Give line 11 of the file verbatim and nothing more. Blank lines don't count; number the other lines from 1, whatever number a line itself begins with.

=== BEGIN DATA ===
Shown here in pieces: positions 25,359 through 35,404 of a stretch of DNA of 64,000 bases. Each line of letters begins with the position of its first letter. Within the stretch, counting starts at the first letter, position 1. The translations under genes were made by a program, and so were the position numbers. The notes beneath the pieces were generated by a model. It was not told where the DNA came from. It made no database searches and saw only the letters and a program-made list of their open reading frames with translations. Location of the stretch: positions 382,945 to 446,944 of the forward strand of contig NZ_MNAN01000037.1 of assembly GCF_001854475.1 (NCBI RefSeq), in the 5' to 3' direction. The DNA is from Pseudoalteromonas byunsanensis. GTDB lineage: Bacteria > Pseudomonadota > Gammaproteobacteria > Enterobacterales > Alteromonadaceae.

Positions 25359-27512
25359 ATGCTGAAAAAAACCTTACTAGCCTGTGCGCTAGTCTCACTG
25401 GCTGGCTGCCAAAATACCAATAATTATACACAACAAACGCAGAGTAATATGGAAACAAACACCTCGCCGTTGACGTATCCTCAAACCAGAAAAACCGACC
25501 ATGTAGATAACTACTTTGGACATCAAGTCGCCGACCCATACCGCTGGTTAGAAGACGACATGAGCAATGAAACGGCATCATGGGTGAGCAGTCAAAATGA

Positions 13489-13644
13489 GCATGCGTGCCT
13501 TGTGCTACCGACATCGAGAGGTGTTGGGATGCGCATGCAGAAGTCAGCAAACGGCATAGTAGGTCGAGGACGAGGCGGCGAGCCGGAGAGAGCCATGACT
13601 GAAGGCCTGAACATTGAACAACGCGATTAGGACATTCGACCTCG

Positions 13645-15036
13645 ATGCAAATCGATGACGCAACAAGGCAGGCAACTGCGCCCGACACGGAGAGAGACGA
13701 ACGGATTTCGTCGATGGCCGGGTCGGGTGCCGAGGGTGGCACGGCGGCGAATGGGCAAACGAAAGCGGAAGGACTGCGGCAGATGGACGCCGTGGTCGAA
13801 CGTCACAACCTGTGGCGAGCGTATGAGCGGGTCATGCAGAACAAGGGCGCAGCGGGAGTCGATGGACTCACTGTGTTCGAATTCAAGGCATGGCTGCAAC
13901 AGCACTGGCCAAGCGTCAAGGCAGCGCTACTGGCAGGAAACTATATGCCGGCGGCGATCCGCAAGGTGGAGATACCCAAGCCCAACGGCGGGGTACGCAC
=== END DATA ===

13645 ATGCAAATCGATGACGCAACAAGGCAGGCAACTGCGCCCGACACGGAGAGAGACGA